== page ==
Saudi Arabia, Kuwait and Bahrain have recalled their envoys to Damascus after the Arab League condemned the brutal crackdown on civilian protesters in Syria amid growing criticism for Syrian President Bashar Al Assad.
The recalls by the Gulf Corporation Council (GCC) members further isolate the embattled president after his repression of the country’s pro-democracy uprising, which began in mid-March and has left at least 2,056 people dead.
“We decided to summon our ambassador to Syria for consultation and we stress the importance of acting wisely,” Bahrain’s Sheikh Khaled Al Khalifa said in a message on Twitter.
Meanwhile, Saudi Arabia and Kuwait announced the recall of their ambassadors “for consultations.”
“No one can accept the bloodshed in Syria... The military option must be halted,” Kuwait’s Foreign Minister Sheikh Mohammad Al Sabah told reporters.
“There will be a meeting for the GCC foreign ministers soon and a joint GCC move to discuss the issues related to Syria.”
Saudi’s King Abdullah had announced its recall in a statement after Syrian security forces killed more than 50 people on Sunday.
The statement urged Damascus to “stop the killing machine and the bloodshed... before it is too late.”
“The kingdom does not accept the situation in Syria, because the developments cannot be justified,” King Abdullah said, urging “comprehensive and quick reforms.”
“The future of Syria lies between two options: either Syria chooses willingly to resort to reason, or faces being swept into deep chaos, God forbid,” he said.
“Large numbers of martyrs have fallen, their blood has been shed, and many others have been wounded... This is not in accord with religion, values and morals,” he said.
Demonstrations are ongoing in protest hotspots throughout the country. Activists said security forces backed by tanks killed 42 civilians in Deir Al Zor and at least 10 more in the central town of Hula on Sunday.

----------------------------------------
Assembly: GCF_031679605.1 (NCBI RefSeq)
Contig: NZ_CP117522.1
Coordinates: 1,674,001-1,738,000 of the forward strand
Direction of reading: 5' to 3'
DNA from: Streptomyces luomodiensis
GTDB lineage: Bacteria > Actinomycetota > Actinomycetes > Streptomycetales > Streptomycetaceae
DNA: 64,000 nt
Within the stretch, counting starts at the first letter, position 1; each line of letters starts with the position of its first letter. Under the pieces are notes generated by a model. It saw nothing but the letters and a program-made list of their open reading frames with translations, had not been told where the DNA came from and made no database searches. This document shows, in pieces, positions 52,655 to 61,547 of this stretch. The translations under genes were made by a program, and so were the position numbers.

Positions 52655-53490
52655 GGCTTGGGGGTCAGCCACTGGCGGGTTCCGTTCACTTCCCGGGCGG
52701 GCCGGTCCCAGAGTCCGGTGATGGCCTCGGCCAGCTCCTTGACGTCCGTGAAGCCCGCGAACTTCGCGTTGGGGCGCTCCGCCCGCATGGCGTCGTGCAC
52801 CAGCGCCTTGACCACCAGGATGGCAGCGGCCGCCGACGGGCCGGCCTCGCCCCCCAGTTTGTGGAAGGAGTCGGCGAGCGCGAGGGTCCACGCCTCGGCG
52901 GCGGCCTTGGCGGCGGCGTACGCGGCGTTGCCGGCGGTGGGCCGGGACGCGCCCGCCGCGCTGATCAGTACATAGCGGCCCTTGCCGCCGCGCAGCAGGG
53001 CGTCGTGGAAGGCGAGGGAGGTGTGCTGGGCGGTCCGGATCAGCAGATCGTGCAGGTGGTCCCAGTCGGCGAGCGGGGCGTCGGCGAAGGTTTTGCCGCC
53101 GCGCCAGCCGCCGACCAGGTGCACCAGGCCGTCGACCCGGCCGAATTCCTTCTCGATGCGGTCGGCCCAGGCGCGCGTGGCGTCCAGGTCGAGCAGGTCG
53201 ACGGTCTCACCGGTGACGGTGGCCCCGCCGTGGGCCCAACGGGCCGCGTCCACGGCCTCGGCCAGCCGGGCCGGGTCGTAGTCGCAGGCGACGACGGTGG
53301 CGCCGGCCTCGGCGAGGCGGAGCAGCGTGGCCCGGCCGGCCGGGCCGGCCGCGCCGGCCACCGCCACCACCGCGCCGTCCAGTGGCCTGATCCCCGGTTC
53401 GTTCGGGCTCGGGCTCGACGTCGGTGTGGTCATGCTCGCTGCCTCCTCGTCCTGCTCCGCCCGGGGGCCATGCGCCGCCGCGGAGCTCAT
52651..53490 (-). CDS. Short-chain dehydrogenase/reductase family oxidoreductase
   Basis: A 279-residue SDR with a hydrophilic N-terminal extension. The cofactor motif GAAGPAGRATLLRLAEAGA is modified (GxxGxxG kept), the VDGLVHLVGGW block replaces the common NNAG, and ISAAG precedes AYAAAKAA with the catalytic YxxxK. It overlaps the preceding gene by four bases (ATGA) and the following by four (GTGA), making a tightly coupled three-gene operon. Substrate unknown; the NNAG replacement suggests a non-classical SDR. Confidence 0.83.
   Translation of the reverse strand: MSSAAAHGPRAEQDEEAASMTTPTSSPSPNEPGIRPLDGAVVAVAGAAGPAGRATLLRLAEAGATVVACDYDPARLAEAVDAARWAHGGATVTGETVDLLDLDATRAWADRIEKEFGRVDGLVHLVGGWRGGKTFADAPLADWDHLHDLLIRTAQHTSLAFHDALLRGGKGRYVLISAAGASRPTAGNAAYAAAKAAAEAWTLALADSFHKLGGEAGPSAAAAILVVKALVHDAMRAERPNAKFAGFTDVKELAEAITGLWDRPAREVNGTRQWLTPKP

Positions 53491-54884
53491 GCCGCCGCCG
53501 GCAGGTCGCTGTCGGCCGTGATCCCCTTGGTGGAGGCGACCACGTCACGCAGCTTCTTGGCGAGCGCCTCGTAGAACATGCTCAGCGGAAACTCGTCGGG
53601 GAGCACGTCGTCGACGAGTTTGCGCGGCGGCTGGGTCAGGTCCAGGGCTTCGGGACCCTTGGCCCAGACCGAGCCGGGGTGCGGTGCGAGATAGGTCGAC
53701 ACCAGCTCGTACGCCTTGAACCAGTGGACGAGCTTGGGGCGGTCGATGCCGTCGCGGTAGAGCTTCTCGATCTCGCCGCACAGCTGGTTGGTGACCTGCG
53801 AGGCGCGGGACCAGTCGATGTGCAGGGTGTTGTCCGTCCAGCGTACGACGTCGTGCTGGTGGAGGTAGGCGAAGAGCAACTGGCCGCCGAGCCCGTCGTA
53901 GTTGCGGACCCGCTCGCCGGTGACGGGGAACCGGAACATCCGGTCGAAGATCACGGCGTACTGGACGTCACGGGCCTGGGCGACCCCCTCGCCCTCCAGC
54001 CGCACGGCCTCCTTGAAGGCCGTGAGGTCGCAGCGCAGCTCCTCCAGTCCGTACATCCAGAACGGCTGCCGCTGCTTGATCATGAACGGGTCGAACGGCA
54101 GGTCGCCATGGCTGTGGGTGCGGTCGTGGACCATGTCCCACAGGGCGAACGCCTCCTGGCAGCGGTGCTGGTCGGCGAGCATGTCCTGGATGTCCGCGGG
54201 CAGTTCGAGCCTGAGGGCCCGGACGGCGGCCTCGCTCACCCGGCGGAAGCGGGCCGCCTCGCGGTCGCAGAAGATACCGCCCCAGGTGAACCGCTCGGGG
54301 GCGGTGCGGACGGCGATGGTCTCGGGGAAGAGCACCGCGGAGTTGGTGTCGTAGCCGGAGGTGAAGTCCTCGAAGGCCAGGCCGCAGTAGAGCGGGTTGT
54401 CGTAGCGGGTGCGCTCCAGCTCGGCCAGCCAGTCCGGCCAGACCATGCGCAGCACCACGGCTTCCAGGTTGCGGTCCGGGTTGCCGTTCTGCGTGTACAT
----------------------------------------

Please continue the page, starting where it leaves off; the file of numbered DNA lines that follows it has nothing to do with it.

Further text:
Overnight, protests were also reported in the central city of Homs, with the Syrian Observatory saying security forces wounded at least one protester, said AFP.
Despite rising international condemnation of the attacks which also peaked last week on the eve of the Muslim holy month of Ramadan leaving some 150 civilians dead in the city of Hama, embattled President Assad defended what he termed a crackdown on “outlaws.”
“To deal with outlaws who cut off roads, seal towns and terrorize residents is a duty of the state which must defend security and protect the lives of civilians,” he said on Saturday, quoted by state news agency SANA.
President Assad, meanwhile, replaced his defense minister on Monday, state television said.
He appointed his chief of staff, General Daoud Rajha, to replace Ali Habib as defense minister, the television said.
The position of defense minister is a mostly ceremonial post in Syria, with most officers from the minority Alawite sect, the same sect as Assad, dominating the majority Sunni rank-and-file army.
The military is effectively under the command of Mr. Assad’s feared brother Maher. President Assad’s brother-in-law, Assef Shawkat, is also deputy chief or staff and diplomats say he plays a key role in the control over the army.
The European Union imposed sanctions on Mr. Habib this month as part of measures against Syria’s ruling hierarchy for their bloody crackdown on five months of pro-democracy demonstrations.